Thu 13 Jun 2019

Cyber Picketing - A New form of Industrial Action?

The news is awash with stories about cyber security and how you need to protect yourself or your organisation against criminals out to cause havoc or fraud. But have you heard the term cyber picketing?

The clue that it is employment related lies in the second word. 

The term was recently adopted by an Employment Tribunal in the case of Rogers v Picturehouse Cinemas Limited.

The idea behind the phrase is not new. In 1998 the Communications Workers' Union deluged Critchley Labels, a Welsh telecommunications firm, with emails to prevent it receiving electronic orders in a union recognition dispute.

However we now live in the age of online shopping.

This time round Ms Rogers and her union was in dispute with their employer over pay and conditions.

She worked in a London cinema and was the local union acting branch secretary for BECTU.

In addition to helping to organise a series of traditional strikes Ms Rogers canvassed the idea in an email of mustering support from the public to go online and to start but not to complete the booking of cinema tickets on strike days. By holding the tickets in the unpaid online basket they would be able to deprive genuine cinema goers from booking online. The email was sent after the subject of cyber picketing was briefly discussed amongst union members in a pub.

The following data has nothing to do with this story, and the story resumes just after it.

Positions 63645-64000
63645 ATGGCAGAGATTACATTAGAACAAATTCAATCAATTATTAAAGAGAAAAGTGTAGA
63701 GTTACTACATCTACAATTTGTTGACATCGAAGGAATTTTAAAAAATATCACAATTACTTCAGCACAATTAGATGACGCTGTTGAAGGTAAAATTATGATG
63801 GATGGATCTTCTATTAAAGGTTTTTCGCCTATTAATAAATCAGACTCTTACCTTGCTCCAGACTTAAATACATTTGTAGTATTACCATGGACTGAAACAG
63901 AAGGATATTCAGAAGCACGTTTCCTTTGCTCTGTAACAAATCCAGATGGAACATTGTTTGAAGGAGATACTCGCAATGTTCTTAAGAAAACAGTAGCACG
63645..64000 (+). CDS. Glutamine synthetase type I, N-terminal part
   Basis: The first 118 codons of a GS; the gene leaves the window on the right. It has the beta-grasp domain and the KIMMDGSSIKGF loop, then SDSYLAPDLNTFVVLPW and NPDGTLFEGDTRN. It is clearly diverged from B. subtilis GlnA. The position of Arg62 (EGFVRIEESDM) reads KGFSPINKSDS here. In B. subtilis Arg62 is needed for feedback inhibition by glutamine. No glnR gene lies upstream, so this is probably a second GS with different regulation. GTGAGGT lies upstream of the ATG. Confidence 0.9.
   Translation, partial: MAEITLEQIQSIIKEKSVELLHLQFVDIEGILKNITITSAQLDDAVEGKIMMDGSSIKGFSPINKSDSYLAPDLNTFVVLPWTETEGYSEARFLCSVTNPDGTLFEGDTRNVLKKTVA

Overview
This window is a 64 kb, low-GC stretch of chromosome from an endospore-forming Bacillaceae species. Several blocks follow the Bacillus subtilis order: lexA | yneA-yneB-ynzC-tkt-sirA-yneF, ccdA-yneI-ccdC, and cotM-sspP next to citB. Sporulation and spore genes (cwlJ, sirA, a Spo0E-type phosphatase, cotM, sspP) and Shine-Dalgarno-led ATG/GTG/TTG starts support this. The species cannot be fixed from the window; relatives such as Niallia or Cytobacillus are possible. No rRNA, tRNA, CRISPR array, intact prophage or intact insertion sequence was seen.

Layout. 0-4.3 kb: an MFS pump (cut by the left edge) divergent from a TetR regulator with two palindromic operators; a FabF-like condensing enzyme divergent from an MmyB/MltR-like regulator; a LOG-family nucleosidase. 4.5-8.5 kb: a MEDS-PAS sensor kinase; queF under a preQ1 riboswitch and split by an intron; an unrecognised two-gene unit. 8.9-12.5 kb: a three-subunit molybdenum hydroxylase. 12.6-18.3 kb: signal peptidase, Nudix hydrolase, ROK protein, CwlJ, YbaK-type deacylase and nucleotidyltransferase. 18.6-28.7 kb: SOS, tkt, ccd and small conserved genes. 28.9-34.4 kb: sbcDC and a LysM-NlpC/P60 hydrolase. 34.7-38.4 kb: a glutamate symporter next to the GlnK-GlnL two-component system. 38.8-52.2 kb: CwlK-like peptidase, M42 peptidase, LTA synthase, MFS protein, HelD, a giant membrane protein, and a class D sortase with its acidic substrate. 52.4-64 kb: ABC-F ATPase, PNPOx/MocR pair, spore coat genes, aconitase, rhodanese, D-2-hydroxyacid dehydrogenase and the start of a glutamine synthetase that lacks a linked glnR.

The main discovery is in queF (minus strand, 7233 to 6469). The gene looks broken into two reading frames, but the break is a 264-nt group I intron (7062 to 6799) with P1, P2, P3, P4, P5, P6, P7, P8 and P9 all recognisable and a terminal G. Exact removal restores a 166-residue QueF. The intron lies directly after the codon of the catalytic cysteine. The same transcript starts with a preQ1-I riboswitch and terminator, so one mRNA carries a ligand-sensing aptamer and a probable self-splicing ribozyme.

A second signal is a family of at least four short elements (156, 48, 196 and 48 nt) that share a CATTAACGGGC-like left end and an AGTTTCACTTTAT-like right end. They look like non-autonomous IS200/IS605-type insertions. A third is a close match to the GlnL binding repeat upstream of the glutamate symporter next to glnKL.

When they found out the employee's trade union wrote to the employee stating that the practice was not authorised or condoned by it and she did not pursue the matter. 

However the employee's email was reported to management and she was dismissed for gross misconduct.

The Employment Tribunal held her dismissal to be automatically unfair as it related to the activities of an independent trade union at the appropriate time. When the employee wrote the email she did not realise that cyber picketing might be unlawful but she accepted that it was by the time of her disciplinary hearing.

The Employment Tribunal  held that it did not need to decide if cyber picketing could constitute a legitimate form of trade union activity adding that it could see the force of the employee's suggestion that it was hard to distinguish its effect from forms of activity that are legitimate.

What was important to the Tribunal was the fact that the employee did not engage in cyber-picketing-she merely suggested it in an email summarising the discussion at a trade union meeting and then, having been told by her union that it was potentially unlawful and not condoned, she took no further steps to make it happen.

The Tribunal observed that it was not self evident that cyber picketing would be an unlawful activity.


If the Tribunal's observation is accurate this could give rise to serious ramifications for employers in different unionised sectors. It should be noted that the union itself accepted the action was unlawful and this Tribunal decision has no binding effect. However employers in similar circumstances still need to tread carefully and fully analyse the facts when considering similar dismissals.

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